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REACT Defense Systems classes are held in Chandler (along with Phoenix and Glendale) to teach women a variety of self-defense techniques.
Be it walking to a restaurant on a poorly lit street, or to a car in a dark parking garage, every woman who has found herself out alone at night has had the dark question flash through her mind -- what if I were attacked?
Being a kid can be tough. Add a bully to the mix, and being a kid can become unbearable.
The Arizona judge overseeing the trial of Jodi Arias has put off setting a date for the convicted killer's sentencing phase retrial.
A death sentence remains an option for convicted murderer Jodi Arias after a judge denied a defense motion to set aside the jury's determination that Arias killed her one-time lover in an "especially cruel" manner, a finding that made her eligible for capital punishment.
“Only in liberal America could a Latino kill an African American in self defense, be acquitted of murder by an all women jury, and still have the blame put on the white man!”
Dozens of people participated in a protest march in Phoenix on Monday, calling for federal civil rights charges to be filed against Florida neighborhood watch activist George Zimmerman.
Some Arizona lawmakers are willing to take another look at the state's "stand your ground'' law in the wake of the Trayvon Martin shooting and trial in Florida but are deeply divided whether the statute needs revision.
Despite an outcry from civil rights groups, a call for close examination by President Barack Obama and even a 1960s-style sit-in at the Florida governor's office, the jury's verdict that George Zimmerman was justified in shooting unarmed teenager Trayvon Martin is unlikely to spur change to any of the nation's stand-your-ground self-defense laws.
A new jury could be impaneled to decide whether Jodi Arias should be sentenced to death or life in prison sometime in late September, a judge said Tuesday, as attorneys continue to file motions and keep mum on any talk of a deal to resolve the case without another trial.
George Zimmerman stand as the jury enters the courtroom at the Seminole Circuit Court, in Sanford, Fla., Saturday, July 13, 2013.Neighborhood watch captain George Zimmerman was cleared of all charges Saturday in the shooting of Trayvon Martin, the unarmed black teenager whose killing unleashed furious debate across the U.S. over racial profiling, self-defense and equal justice. Next to him are defense counsel Lorna Truett, Don West, and Mark O'Mara, as he is found not guilty, at his trial at the(AP Photo/Orlando Sentinel, Joe Burbank, Pool)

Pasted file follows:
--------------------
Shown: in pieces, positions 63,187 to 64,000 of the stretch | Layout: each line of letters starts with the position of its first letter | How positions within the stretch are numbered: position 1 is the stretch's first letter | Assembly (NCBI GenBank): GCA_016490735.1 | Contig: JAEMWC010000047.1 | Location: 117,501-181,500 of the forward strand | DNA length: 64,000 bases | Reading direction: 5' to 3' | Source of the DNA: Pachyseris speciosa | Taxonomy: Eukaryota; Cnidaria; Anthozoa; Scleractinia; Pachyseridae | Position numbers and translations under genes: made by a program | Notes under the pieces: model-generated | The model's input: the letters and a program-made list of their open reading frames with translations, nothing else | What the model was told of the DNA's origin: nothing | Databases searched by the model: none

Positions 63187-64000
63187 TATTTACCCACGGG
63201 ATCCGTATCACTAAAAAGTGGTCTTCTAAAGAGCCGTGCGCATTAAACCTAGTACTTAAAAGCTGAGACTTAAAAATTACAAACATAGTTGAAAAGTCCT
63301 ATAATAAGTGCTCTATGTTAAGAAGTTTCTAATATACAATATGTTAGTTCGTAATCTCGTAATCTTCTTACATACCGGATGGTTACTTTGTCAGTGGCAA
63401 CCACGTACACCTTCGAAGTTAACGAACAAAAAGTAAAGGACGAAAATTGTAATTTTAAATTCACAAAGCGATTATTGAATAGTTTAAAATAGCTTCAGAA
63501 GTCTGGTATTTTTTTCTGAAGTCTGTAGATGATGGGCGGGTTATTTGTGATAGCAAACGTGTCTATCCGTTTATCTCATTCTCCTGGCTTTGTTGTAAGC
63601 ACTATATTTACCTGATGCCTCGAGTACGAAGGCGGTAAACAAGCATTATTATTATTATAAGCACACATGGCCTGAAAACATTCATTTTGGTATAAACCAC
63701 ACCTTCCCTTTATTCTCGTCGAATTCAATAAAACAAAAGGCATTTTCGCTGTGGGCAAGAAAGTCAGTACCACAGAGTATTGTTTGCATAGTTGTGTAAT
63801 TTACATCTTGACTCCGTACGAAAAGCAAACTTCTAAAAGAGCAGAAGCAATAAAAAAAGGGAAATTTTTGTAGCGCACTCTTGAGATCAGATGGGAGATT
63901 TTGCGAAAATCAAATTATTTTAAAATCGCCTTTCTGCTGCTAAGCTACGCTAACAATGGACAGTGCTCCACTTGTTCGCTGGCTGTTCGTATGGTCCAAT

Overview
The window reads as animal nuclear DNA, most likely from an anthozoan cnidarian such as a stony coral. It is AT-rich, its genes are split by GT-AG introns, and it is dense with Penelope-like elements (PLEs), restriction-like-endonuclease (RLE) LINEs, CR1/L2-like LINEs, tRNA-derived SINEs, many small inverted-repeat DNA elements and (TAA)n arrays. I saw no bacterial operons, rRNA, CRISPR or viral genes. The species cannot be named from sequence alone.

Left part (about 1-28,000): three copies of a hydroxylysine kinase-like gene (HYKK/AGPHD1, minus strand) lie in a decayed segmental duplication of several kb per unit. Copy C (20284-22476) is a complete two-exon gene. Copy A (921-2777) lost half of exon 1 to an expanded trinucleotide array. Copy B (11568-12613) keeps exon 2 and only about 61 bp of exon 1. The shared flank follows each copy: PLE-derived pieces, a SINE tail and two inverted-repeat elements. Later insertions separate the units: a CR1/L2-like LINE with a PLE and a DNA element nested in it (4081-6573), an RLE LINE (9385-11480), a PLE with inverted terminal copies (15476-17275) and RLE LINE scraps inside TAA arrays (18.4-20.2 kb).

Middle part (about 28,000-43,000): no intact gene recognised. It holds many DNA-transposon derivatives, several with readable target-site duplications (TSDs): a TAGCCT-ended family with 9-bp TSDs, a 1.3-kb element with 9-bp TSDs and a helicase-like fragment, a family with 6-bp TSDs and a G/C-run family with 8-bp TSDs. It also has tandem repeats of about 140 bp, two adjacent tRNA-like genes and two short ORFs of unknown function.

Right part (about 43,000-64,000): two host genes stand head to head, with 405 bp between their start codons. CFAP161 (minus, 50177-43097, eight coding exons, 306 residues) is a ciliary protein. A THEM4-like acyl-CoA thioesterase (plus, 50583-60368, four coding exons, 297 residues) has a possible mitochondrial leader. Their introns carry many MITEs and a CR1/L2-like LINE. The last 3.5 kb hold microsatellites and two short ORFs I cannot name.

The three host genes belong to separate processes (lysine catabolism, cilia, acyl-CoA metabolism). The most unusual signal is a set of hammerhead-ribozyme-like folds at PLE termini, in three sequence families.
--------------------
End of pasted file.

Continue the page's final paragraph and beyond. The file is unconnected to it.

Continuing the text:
George Zimmerman's trial in the shooting death of teen Trayvon Martin lasted nearly three weeks and concluded Saturday night with an acquittal. The case prompted debate nationwide over racial profiling, self-defense and equal justice.
They were 12 ordinary citizens who didn't oppose the death penalty. But unlike spectators outside the courthouse who followed the case like a daytime soap opera and jumped to demand Jodi Arias' execution, the jurors faced a decision that was wrenching and real, with implications that could haunt them forever.
Jurors who spent five months determining Jodi Arias’ fate couldn’t decide whether she should get life in prison or die for murdering her boyfriend, sending prosecutors back to the drawing board to rehash the shocking case of sex, lies and violence to another 12 people.
Jodi Arias asked jurors Tuesday to give her life in prison, saying she "lacked perspective" when she told a local reporter in an interview that she preferred execution to spending the rest of her days in jail.
Complaining that Jodi Arias' sensational murder case has become a modern-day "witch trial," her lawyers tried to quit in the middle of the death-penalty phase Monday, then said they will call only one witness: Arias.
The same jury that convicted Jodi Arias of murder one week ago took less than three hours Wednesday to determine that the former waitress is eligible for the death penalty in the stabbing death of her one-time lover.
The jury has rendered its verdict — Jodi Arias is guilty of first-degree murder — but the trial is far from finished.
Jodi Arias was convicted of first-degree murder Wednesday in the gruesome killing of her one-time boyfriend in Arizona after a four-month trial that captured headlines with lurid tales of sex, lies, religion and a salacious relationship that ended in a blood bath.
A jury of eight men and four women have found Jodi Arias' guilty of first degree-murder. Jurors had several options as they considered four months of testimony and evidence in the case: first-degree murder, second-degree murder, manslaughter or acquittal.
The Jodi Arias murder trial has drawn international attention for its graphic tales of sex and lies. The following is a timeline of some of the key events in the case:
The jury may still be out.
It has become a real-life soap opera watched by people around the world and dozens of fanatics who camp out on a Phoenix sidewalk in the middle of the night to get into the show. One seat even sold for $200.
A prosecutor on Thursday portrayed Jodi Arias as a manipulative liar who stalked her ex-boyfriend and killed him in grisly fashion before courting the media spotlight in her sensational murder case.
As Jodi Arias' trial wraps up this week after four months of testimony, her fate rests in part on the testimony of expert witnesses who have offered up one clinical diagnosis after another for the small-town waitress and aspiring photographer from California to explain why she killed her lover five years ago.